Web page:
memorial Archives - St. Stephen's University

Life in War…

By | 2011, Europe | No Comments

The Flander’s Fields Museum and Tyne Cot Cemetery impacted me so much more than I thought that they would. I have always had a kind of compassion for people in the armed forces; my grandfather was in the Navy in WWII (joining at only 18), and he almost never spoke about his time there. Growing up with this silent subject in my home gave a sense of reverence for the power and weight war has on those in the battle front. So, coming to these memorial sites with this foundation set me up for an emotional experience that I was not expecting. The stories and the gravestones broke my heart.
It would be so incredibly hard to live through a reality that was so horrific and have people back home be unable to understand what it was like out there. No matter how hard you try, you can’t truly understand something that you haven’t experienced. No wonder people have so much trouble coming back home. It would leave you with such a sense of loneliness to be surrounded by people who didn’t know what hardships you had been through.
— ———————
While wandering through the cemetery, my eyes were continually welling up with tears as I read the ages of the soldiers who died fighting in the Great War. 19, 20, 19, 22, 21… they were children; young boys who were willing to lay down their lives for their nations. I can’t imagine the state of mind the young people would have had to come to in that place, especially when I think that I and many of my friends are that age ourselves and live in such a different reality.
I can’t put into words all the thoughts that are swimming around in my head.. There are so many situations I can’t understand because I’ve never been in that place of desperation where I’ve had to go beyond the limits of a comfortable life. Although I’ll never be able to completely understand things I’ve never gone through, I think the questions I have are continually opening my eyes to new concepts and perspectives.

Who knows where they”ll take me.

– Moriah

An Olive Tree Grows in Florence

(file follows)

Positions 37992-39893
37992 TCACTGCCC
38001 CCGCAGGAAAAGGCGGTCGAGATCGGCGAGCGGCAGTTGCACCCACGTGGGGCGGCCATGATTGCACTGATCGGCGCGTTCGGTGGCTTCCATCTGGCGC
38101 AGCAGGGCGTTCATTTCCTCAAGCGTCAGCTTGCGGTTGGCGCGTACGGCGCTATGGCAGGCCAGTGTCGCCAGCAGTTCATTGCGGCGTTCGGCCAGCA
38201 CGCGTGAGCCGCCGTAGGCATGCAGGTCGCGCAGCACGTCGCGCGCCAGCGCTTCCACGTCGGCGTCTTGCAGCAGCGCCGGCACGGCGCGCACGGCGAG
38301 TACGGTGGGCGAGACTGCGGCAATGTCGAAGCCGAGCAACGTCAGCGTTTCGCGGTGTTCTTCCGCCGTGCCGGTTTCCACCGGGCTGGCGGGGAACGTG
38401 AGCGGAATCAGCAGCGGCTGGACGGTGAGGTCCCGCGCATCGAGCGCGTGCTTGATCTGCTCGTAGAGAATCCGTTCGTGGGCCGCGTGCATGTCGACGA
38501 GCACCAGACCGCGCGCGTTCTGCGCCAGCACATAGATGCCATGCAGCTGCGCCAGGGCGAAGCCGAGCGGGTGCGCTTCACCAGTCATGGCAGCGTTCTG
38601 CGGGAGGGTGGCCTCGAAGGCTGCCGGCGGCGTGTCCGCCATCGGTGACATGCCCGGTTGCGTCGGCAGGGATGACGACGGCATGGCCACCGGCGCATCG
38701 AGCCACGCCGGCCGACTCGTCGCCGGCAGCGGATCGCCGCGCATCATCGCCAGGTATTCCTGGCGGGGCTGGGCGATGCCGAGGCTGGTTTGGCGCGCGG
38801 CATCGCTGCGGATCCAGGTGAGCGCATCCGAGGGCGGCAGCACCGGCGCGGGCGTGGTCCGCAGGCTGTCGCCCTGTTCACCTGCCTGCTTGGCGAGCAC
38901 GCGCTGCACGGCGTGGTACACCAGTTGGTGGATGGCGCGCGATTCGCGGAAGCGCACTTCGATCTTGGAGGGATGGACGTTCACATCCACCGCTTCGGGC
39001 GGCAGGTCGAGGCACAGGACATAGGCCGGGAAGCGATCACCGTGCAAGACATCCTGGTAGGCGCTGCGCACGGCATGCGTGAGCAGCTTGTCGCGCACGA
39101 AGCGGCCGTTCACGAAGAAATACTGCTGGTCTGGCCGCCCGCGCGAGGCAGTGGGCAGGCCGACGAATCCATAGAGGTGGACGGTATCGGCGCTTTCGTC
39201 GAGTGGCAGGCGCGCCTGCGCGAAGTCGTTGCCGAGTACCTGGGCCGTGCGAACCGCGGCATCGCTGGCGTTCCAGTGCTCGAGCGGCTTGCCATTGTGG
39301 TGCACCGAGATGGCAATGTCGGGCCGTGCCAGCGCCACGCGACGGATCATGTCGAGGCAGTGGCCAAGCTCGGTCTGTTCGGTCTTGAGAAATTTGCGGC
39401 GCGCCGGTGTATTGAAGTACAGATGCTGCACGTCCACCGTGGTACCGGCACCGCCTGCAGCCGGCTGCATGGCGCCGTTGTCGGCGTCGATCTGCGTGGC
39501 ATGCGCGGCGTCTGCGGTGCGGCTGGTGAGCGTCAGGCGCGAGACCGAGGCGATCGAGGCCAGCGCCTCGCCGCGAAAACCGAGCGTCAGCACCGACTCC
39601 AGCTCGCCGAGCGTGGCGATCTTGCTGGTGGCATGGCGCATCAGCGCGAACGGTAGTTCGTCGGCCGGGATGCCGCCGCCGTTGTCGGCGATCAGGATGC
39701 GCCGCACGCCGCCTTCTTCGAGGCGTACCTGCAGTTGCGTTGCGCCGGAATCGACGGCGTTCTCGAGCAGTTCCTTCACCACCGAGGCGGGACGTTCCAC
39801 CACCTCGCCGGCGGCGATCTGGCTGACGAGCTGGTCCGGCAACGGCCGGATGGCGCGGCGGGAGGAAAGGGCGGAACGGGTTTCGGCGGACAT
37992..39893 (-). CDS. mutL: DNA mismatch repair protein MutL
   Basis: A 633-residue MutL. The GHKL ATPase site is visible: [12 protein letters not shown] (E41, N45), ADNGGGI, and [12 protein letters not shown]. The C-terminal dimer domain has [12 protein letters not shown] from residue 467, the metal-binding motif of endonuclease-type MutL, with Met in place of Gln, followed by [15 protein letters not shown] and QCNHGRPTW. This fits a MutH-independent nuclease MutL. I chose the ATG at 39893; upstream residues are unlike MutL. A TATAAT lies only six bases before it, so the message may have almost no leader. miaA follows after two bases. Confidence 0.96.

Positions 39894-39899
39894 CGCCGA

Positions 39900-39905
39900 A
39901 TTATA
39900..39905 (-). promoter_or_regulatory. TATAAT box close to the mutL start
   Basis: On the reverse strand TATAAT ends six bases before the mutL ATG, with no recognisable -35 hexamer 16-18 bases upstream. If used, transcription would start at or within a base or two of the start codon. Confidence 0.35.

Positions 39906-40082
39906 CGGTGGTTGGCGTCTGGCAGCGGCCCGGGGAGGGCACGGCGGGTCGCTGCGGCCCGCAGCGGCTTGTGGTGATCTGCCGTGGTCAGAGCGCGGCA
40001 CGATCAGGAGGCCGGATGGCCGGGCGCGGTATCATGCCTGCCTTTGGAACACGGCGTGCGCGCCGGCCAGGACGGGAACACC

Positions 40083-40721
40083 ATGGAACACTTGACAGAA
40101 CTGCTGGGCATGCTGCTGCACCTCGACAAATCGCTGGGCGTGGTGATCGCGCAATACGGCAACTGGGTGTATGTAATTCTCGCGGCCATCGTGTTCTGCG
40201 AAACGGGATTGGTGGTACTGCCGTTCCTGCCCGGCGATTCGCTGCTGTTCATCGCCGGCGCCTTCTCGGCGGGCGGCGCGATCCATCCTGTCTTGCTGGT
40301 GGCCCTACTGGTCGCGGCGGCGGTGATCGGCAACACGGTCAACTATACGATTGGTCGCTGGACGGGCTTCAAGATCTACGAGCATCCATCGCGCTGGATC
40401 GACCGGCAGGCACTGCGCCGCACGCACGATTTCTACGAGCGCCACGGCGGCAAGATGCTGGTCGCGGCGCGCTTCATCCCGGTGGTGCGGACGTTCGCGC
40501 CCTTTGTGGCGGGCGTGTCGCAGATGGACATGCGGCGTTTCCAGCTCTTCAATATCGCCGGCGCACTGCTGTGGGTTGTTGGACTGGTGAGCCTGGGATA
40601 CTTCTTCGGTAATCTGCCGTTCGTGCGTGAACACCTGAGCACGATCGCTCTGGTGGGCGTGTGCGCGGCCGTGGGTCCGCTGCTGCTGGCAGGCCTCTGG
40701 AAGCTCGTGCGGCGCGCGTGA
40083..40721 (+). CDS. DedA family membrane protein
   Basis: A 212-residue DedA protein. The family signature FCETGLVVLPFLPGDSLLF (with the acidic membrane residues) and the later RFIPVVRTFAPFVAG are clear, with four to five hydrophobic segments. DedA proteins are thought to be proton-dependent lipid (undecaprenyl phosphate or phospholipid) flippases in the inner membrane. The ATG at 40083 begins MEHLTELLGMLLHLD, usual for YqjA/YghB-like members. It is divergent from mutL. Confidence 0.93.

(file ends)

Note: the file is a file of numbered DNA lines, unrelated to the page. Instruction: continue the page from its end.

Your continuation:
By | 2011, Europe | No Comments

Recently on a side street in Florence my attention was caught by a memorial in the form of an olive tree. The tree stood beside a building which was the site of a bombing in 1993. The plaque at the base of the tree describes how the olive tree was specifically chosen because it symbolizes holiness, good values, generosity and regeneration. Those who erected the memorial in 2004 had a vision to bring healing, a goal very evident in the tree they chose to embody their cause.

This restoration mentality is also evident in the building itself. It has been rebuilt, with a deep obvious scar dividing old and new brickwork. I think the fact that the people chose to keep the damaged part of the building speaks volumes. By choosing to meld the old and new, two pieces incomplete on their own, the people created something new, something whole.

Lessons we can glean from this memorial and the olive tree include the decision to move toward peace rather than seeking revenge. Those who chose the olive tree (and all it represents) as the memorial, chose to remember the past, while choosing a peaceful approach. Passersby are caught by the tree, drawn to read about it, look up at the building scarred from the bombs. These people then walk on, a small seed of reconciliation over revenge planted in their minds.

It helped me to reflect on how I could approach situations of difficulty and difference with an attitude of regeneration, providing healing and hope for relationships and peace.